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Science. 2017 Jun 2;356(6341):948-953. doi: 10.1126/science.aal4500.

Massive blow-out craters formed by hydrate-controlled methane expulsion from the Arctic seafloor.

Author information

1
Centre for Arctic Gas Hydrate, Environment and Climate (CAGE), Department of Geosciences, UiT The Arctic University of Norway, N-9037 Tromsø, Norway. karin.andreassen@uit.no.
2
Centre for Arctic Gas Hydrate, Environment and Climate (CAGE), Department of Geosciences, UiT The Arctic University of Norway, N-9037 Tromsø, Norway.
3
Norwegian Petroleum Directorate, Harstad, Norway.

Abstract

Widespread methane release from thawing Arctic gas hydrates is a major concern, yet the processes, sources, and fluxes involved remain unconstrained. We present geophysical data documenting a cluster of kilometer-wide craters and mounds from the Barents Sea floor associated with large-scale methane expulsion. Combined with ice sheet/gas hydrate modeling, our results indicate that during glaciation, natural gas migrated from underlying hydrocarbon reservoirs and was sequestered extensively as subglacial gas hydrates. Upon ice sheet retreat, methane from this hydrate reservoir concentrated in massive mounds before being abruptly released to form craters. We propose that these processes were likely widespread across past glaciated petroleum provinces and that they also provide an analog for the potential future destabilization of subglacial gas hydrate reservoirs beneath contemporary ice sheets.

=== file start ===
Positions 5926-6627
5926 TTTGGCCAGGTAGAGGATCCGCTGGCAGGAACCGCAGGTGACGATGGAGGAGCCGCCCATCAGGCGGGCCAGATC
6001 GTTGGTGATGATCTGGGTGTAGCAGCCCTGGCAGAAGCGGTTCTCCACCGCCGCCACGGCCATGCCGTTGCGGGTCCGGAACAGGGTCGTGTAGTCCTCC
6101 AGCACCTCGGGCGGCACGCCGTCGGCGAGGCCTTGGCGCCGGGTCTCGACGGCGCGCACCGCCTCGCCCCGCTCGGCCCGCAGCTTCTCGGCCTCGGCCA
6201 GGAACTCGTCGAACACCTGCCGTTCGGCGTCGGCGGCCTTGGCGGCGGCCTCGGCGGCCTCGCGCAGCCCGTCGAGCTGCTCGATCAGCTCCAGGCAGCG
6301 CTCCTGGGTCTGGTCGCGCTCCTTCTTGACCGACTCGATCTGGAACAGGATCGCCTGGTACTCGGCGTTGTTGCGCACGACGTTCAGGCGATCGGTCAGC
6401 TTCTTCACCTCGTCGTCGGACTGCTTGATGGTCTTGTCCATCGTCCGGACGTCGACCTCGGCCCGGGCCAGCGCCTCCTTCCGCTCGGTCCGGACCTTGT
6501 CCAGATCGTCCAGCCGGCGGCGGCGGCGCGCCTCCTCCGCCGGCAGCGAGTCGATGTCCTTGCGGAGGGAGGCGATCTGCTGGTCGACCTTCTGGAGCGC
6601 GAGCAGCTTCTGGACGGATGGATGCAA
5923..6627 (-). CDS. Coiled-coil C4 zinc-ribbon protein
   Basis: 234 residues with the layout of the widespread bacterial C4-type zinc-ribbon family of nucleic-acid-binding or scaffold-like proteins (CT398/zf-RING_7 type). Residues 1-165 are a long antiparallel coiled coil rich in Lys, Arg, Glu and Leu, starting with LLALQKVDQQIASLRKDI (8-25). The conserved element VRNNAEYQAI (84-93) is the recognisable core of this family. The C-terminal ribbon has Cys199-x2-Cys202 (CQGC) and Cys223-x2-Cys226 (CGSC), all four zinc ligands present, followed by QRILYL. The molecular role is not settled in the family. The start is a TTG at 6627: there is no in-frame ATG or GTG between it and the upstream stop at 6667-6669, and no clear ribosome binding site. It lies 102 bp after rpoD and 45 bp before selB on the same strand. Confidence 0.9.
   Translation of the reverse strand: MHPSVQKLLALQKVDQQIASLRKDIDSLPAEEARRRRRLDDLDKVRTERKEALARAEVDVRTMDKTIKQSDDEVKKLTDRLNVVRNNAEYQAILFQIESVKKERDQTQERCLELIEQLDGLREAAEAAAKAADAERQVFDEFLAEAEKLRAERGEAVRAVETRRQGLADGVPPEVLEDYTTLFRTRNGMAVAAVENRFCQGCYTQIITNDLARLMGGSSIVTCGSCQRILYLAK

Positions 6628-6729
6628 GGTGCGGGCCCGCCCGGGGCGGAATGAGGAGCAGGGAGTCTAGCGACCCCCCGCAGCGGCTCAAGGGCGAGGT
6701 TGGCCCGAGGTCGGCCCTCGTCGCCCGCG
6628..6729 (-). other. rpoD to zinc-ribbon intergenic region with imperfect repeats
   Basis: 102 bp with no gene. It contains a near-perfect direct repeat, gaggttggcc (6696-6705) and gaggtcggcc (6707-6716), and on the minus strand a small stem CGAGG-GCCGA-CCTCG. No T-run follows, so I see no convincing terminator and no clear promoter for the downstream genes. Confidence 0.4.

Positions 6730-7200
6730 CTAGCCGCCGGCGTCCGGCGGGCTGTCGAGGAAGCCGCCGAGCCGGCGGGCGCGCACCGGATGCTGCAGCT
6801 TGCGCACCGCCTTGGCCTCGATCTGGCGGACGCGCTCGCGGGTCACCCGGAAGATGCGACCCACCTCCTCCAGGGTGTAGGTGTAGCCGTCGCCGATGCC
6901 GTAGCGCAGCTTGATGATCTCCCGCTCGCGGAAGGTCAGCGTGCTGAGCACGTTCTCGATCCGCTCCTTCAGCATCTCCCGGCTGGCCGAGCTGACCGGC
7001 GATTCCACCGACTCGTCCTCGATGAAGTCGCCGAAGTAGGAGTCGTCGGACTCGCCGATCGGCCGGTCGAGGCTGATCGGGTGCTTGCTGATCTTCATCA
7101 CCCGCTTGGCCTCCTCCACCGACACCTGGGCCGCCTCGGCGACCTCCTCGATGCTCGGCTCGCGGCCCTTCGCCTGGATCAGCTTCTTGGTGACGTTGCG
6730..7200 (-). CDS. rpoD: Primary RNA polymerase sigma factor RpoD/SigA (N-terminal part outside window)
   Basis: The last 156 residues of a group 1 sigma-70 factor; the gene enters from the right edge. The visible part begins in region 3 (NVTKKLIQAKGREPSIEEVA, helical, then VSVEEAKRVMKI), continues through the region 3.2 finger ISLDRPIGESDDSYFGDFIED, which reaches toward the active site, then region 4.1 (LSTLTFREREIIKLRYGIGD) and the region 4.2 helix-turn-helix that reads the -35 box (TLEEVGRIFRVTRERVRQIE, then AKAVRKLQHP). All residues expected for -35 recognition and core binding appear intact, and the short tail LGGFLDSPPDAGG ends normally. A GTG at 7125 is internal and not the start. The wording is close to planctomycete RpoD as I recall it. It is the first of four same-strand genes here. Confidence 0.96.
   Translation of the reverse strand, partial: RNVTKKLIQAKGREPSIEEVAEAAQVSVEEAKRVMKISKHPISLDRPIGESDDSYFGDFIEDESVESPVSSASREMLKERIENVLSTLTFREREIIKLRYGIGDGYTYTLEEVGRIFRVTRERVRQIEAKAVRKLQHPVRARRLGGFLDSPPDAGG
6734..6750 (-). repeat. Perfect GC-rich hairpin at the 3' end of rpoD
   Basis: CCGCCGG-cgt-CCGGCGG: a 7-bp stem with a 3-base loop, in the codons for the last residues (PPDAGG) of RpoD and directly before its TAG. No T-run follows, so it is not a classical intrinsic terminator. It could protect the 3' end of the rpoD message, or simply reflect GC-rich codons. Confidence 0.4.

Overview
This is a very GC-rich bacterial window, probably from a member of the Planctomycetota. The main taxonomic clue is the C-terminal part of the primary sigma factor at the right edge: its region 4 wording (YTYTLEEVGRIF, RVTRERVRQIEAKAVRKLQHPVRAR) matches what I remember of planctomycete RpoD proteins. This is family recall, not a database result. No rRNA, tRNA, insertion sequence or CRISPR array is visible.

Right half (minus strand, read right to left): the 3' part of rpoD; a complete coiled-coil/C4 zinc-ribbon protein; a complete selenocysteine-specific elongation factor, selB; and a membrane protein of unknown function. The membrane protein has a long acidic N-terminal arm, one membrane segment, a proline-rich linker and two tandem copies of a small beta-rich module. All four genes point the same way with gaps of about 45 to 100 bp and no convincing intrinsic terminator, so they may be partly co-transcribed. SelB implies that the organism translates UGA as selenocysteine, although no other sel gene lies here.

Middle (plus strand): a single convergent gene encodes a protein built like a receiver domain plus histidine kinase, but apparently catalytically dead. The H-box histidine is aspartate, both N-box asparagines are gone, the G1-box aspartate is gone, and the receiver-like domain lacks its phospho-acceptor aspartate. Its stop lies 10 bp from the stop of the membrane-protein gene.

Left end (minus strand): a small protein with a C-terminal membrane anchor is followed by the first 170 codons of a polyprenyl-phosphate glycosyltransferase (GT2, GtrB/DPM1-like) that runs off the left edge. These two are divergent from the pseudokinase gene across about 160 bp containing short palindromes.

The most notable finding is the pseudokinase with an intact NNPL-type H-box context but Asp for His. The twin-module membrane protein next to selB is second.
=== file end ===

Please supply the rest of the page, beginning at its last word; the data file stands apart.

PMID:
28572390
DOI:
10.1126/science.aal4500
[Indexed for MEDLINE]

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